Other operators, order of operations

void operator

The function of the void operator is to execute an expression and then return no value, or return undefined.

void 0; // undefined
void 0; // undefined

The above are two ways of writing the void operator, both of which are correct. The latter form is recommended, which is to always use parentheses. Because the void operator has a high precedence, it is easy to cause wrong results if parentheses are not used. For example, void 4 + 7 is actually equivalent to (void 4) + 7.

The following is an example of the void operator.

var x = 3;
void (x = 5); //undefined
x; // 5

The main purpose of this operator is the bookmarklet tool (Bookmarklet) of the browser, and the insertion of code in the hyperlink to prevent web pages from jumping.

Please see the code below.

  function f() {
    console.log("Hello World");
<a href="http://example.com" onclick="f(); return false;">click</a>

In the above code, after clicking the link, the code of onclick will be executed first. Since onclick returns false, the browser will not jump to example.com.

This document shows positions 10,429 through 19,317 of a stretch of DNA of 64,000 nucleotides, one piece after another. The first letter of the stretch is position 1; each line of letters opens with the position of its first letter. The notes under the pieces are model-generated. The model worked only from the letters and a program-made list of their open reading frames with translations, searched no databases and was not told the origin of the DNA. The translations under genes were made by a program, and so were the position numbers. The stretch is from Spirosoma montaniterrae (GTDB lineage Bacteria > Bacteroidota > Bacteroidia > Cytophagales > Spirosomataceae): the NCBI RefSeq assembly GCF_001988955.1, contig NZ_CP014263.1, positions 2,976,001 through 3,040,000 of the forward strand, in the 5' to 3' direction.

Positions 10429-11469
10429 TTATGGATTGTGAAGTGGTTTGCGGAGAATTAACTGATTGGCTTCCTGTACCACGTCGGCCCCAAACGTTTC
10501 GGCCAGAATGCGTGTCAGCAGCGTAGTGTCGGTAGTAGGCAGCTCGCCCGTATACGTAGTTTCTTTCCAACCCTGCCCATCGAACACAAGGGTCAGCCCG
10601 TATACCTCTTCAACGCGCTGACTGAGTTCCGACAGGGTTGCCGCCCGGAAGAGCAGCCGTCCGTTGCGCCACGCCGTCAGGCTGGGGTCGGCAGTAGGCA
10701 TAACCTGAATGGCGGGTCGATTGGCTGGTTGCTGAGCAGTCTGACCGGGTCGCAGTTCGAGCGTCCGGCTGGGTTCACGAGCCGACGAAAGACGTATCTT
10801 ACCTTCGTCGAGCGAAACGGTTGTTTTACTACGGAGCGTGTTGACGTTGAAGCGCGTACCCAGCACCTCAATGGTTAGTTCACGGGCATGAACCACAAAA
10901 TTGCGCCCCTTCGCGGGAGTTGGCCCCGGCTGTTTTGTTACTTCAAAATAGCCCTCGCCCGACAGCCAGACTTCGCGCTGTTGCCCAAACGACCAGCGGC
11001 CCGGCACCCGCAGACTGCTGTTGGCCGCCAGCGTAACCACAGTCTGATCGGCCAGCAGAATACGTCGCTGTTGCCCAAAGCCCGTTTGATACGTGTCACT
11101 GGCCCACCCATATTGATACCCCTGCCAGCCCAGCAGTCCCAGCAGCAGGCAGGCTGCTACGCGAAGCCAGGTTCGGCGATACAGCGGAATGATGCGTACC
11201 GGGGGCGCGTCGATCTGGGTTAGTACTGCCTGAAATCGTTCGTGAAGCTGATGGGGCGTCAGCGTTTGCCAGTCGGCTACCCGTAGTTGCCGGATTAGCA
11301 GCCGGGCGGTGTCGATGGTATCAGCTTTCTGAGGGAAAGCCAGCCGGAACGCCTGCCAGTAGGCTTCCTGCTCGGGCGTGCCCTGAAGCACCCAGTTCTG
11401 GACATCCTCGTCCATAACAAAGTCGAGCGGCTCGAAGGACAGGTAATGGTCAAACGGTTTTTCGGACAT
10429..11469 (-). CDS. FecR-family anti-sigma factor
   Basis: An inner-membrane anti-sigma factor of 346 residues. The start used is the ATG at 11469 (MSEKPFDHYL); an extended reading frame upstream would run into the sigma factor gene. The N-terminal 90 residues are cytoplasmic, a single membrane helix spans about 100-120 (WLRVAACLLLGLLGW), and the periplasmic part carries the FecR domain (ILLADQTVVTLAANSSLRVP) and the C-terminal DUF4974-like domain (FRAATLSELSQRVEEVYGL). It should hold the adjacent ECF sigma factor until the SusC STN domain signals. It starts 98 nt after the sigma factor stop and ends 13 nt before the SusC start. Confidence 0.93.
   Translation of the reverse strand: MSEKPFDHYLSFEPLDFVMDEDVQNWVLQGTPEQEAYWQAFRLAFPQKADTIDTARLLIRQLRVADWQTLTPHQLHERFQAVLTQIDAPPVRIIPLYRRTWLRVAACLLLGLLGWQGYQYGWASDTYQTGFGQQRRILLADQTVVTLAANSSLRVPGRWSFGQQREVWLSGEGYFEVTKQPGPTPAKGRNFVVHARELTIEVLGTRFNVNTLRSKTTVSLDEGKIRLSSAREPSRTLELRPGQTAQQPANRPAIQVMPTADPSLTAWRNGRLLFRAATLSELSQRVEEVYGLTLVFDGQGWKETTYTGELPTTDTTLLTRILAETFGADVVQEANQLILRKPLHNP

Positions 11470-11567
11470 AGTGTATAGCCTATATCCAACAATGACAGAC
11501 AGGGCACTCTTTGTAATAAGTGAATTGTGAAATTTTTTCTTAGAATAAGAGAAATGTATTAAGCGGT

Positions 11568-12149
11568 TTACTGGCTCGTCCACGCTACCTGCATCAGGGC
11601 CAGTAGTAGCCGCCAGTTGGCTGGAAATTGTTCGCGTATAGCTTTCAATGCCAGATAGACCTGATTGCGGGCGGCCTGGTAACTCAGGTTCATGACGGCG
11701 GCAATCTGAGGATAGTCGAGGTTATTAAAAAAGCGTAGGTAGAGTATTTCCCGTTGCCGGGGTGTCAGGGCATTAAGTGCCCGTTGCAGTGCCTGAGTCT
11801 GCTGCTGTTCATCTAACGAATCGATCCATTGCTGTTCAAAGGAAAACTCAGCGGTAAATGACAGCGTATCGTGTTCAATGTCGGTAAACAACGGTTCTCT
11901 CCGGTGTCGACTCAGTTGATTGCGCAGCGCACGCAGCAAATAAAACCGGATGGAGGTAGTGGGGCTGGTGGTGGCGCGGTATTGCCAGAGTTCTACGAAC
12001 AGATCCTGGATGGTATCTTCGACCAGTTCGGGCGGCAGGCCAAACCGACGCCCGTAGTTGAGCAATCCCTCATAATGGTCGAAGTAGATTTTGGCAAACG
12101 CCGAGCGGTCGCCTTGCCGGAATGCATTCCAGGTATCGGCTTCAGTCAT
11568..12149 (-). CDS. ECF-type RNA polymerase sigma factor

The void operator can replace the above wording.

<a href="javascript: void(f())">Text</a>

The following is a more practical example. The user clicks the link to submit the form, but the page does not jump.

<a href="javascript: void(document.form.submit())"> submit </a>

Comma operator

The comma operator is used to evaluate two expressions and return the value of the latter expression.

"a", "b"; // "b"

var x = 0;
var y = (x++, 10);
x; // 1
y; // 10

In the above code, the comma operator returns the value of the next expression.

One use of the comma operator is to perform some auxiliary operations before returning a value.

var value = (console.log("Hi!"), true);
// Hi!

value; // true

In the above code, the operation before the comma is performed first, and then the value after the comma is returned.

Order of Operations


The precedence levels of various operators in JavaScript (Operator Precedence) are different. Operators with higher precedence are executed first, and operators with lower precedence are executed later.

4 + 5 * 6; // 34